Kaspersky Lab, a leading developer of Internet threat management solutions that protect against all forms of malicious software including viruses, spyware, hackers and spam, today reveals that the number of new malicious programs detected in 2009 was virtually the same as 2008, but warns of increasingly sophisticated malware.
Kaspersky Lab reports that the number of new malicious programs detected in 2009 was virtually the same as in 2008 – approximately 15 million and each day a further 30,000 new threats are being detected. Currently Kaspersky Lab holds 33.9 million unique malicious files.
Alexander Gostev, Director of the Global Research and Analysis Team at Kaspersky Lab cites one of the most significant incidents in the IT underworld during 2009 was a slowdown in the growth of newly emerging threats. However, he is quick to point out that malware is becoming more sophisticated, along with a growth in the number of global epidemics, infected web resources (one in 150 websites is currently spreading infections), a variety of scams, and the development of malware for alternative platforms and devices, are all major sources of digital pollution.
During 2009, there were eight malware programs that affected more than one million computers, most notably the polymorphic worm Kido (otherwise known as Conficker) that reached over seven million infections and is expected to remain an active global epidemic throughout 2010. Gostev notes one positive outcome in the creation of the Conficker Working Group, which was the first example of broad international cooperation to deal with such a widespread threat. Although attracting less notoriety the Gumblar self-spreading software botnet came in waves during 2009 and affected tens of thousands of computers by re-directing Internet users from legal websites to illegal malicious servers, or redirecting to infected but legal websites.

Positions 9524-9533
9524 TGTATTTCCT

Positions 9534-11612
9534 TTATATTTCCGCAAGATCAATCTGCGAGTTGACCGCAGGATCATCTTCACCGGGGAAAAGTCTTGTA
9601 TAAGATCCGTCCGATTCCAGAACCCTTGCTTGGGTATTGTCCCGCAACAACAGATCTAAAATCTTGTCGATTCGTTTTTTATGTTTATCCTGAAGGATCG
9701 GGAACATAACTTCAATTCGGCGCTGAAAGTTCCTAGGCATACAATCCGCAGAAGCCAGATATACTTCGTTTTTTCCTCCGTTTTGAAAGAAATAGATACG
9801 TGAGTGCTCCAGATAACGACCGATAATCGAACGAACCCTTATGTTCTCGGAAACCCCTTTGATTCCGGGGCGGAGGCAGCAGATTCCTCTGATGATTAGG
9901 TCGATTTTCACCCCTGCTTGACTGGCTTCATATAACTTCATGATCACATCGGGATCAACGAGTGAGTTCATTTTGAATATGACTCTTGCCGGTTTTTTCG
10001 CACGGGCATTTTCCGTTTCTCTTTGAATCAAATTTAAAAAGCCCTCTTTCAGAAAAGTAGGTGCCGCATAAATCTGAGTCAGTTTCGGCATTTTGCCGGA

Gostev also notes a boom in Internet-based fraud and specifically fake anti virus software, with figures from the Internet Crime Complaint Center estimating revenues from fake anti virus reaching $150 million in 2009.
Kaspersky Lab also reports the evolution of threats targeting social networking sites such as Facebook and Twitter, as another major trend throughout 2009. Stefan Tanase, Kaspersky Lab's Senior Security Researcher, EEMEA, explains that at the current time there is a rise in these threats to a new level, involving automated targeted attacks against users.
Looking towards the rest of 2010 Kaspersky Lab forecasts a significant increase in attacks through P2P networks, the emergence of more 'grey' schemes in the botnet services market, as well as a rise in the number of attacks via Google Wave. It is also anticipating a rise in the number of mobile device threats, exploiting the popularity of Android and the iPhone.
Magnus Kalkuhl one of Kaspersky Lab's Senior Virus Analysts explains that IT security industry has made a quantum leap in signature-based detection and proactive defence technology in recent years and today vendors are very well placed to defend against the evolution of the threat landscape.
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